EUGENE, Ore. — Parents in Oregon may soon have a harder time opting out of vaccines for their kids. A bill that only requires the governor’s approval would require parents to get a signed note from a doctor before opting out of vaccines for their kids. Lane County Public Health was a driving force behind the legislation saying vaccines help prevent health epidemics. But, some parents opting out of vaccines disagree.
The health department said people need to be educated on the truth about vaccines before opting out, which is the reason behind the new legislation. It requires parents be informed before opting out.
“We know that Oregon is the worst state in the union as far as exemptions and we are third worst in Oregon. So, we’re kind of at the epicenter of the worst so to speak,” said Jason Davis, Spokesperson for Lane County Public Health.
While health experts don’t know the exact number of adults opting out of vaccines, this year parents opted out 7.9% of kindergartners. “It sets up for disaster scenarios in terms of community immunity, we need 92-94% immunization rates in our community to prevent us from worst case scenarios with disease outbreaks like measles,” said Davis.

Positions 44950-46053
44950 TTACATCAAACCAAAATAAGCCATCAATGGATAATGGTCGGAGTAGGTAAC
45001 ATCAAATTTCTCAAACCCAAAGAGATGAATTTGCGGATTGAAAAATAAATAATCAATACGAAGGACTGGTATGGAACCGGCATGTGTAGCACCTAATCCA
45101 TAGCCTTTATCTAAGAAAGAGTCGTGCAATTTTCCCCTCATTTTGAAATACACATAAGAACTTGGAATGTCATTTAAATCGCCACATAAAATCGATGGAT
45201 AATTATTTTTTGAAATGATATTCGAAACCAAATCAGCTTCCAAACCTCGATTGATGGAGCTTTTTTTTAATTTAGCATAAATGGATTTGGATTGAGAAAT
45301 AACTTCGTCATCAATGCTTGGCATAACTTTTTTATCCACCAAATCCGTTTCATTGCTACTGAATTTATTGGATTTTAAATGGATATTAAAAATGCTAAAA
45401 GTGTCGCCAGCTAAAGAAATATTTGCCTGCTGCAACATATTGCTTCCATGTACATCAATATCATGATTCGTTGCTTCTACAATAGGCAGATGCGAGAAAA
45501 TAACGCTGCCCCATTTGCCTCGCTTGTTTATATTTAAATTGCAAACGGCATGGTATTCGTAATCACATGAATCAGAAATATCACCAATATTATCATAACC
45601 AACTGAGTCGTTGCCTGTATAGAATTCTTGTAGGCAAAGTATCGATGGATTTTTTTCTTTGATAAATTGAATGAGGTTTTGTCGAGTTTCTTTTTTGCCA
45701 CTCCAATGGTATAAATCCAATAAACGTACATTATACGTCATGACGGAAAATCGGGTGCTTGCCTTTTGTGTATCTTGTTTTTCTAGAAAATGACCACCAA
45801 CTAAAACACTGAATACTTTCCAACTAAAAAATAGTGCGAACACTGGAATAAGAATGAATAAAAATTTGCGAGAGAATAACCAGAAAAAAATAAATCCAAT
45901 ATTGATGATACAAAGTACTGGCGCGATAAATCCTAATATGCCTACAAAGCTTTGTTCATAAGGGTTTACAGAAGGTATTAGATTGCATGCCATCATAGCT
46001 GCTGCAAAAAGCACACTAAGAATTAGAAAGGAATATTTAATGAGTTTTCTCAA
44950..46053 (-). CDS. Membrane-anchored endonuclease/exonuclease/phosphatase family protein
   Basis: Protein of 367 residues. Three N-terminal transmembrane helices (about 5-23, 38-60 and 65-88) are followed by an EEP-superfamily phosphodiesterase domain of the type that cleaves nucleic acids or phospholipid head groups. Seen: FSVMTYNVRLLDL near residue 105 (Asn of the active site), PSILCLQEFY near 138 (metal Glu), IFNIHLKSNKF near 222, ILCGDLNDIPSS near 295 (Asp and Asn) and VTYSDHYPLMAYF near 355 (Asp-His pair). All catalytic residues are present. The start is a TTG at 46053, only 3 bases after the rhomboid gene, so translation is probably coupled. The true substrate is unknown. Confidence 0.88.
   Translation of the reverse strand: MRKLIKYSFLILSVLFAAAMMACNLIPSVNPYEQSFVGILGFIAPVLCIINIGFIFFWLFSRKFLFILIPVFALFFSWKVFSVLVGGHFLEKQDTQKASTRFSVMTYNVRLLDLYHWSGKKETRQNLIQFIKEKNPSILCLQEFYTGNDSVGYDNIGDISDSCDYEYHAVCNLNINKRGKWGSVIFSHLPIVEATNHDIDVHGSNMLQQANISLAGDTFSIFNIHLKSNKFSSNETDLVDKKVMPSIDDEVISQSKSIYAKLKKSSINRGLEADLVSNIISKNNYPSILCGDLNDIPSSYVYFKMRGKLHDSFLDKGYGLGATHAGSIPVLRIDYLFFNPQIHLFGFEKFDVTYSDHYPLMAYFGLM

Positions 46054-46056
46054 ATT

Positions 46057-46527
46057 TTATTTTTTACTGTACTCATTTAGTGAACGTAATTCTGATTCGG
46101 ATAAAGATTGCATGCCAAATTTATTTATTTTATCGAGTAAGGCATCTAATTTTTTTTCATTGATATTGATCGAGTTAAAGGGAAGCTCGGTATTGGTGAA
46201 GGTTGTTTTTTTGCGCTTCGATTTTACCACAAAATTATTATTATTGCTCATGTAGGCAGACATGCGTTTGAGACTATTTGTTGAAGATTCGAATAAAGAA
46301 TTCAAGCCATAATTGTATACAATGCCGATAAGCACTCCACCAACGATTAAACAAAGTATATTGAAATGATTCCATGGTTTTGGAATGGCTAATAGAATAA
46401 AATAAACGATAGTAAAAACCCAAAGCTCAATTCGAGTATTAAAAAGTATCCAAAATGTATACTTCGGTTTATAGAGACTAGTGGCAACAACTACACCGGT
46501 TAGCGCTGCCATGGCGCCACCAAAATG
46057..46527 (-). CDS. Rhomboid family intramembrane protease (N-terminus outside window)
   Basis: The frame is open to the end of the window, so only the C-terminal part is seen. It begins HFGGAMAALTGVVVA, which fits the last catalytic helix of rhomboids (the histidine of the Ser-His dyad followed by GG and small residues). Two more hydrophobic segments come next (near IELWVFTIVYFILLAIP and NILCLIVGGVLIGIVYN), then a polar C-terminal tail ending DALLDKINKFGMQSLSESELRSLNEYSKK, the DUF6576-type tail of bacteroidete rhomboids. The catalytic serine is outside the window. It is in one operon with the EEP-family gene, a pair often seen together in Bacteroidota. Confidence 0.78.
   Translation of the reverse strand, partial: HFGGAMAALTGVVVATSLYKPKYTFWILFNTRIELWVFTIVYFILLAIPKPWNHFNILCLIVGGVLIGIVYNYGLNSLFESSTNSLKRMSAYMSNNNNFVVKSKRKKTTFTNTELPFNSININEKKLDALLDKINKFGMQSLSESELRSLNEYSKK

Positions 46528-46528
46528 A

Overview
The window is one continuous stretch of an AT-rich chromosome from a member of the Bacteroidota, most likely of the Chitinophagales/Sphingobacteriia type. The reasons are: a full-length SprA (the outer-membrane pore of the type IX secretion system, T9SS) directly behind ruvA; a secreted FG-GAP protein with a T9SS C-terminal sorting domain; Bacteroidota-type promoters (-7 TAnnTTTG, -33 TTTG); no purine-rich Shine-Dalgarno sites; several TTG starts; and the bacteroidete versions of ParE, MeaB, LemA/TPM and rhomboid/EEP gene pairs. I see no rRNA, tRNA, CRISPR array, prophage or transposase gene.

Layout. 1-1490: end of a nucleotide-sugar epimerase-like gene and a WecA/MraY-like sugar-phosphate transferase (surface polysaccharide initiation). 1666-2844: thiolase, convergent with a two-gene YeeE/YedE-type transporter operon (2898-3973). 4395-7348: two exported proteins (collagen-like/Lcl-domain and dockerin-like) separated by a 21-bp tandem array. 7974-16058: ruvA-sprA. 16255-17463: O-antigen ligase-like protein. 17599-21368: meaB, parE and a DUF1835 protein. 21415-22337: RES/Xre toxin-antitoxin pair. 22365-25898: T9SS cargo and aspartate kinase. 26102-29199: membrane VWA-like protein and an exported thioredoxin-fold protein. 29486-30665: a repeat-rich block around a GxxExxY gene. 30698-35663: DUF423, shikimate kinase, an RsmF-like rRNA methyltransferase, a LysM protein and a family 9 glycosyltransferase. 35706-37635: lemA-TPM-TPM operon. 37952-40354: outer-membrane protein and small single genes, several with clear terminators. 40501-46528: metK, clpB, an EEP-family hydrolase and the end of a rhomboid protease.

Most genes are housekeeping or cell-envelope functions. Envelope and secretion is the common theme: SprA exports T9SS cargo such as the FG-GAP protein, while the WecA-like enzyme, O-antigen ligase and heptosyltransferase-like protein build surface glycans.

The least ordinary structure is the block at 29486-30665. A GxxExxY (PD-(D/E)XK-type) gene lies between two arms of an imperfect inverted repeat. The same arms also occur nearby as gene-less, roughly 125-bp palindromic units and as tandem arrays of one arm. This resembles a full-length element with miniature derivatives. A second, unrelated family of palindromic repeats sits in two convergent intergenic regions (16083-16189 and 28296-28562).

Rebecca Middleton has four kids, but only three of them received vaccinations. “I did a lot of research on the statistics on why people opt out of immunizations for their kids,” said Middleton. For Middleton, autism was the reason she opted out.
“Vaccines are not poison. I don’t believe that if you vaccinate your kids you’re poisoning your kids. I do believe that it does have an impact on your kids especially if you have a family history of autism,” said Middleton.
Middleton agrees with Davis that education is key before opting out. “I think that everyone who has the option should definitely educate themselves on the pros and cons of vaccines and if they choose to vaccinate their kids I think they shouldn’t get them all done, like four at a time,” said Middleton.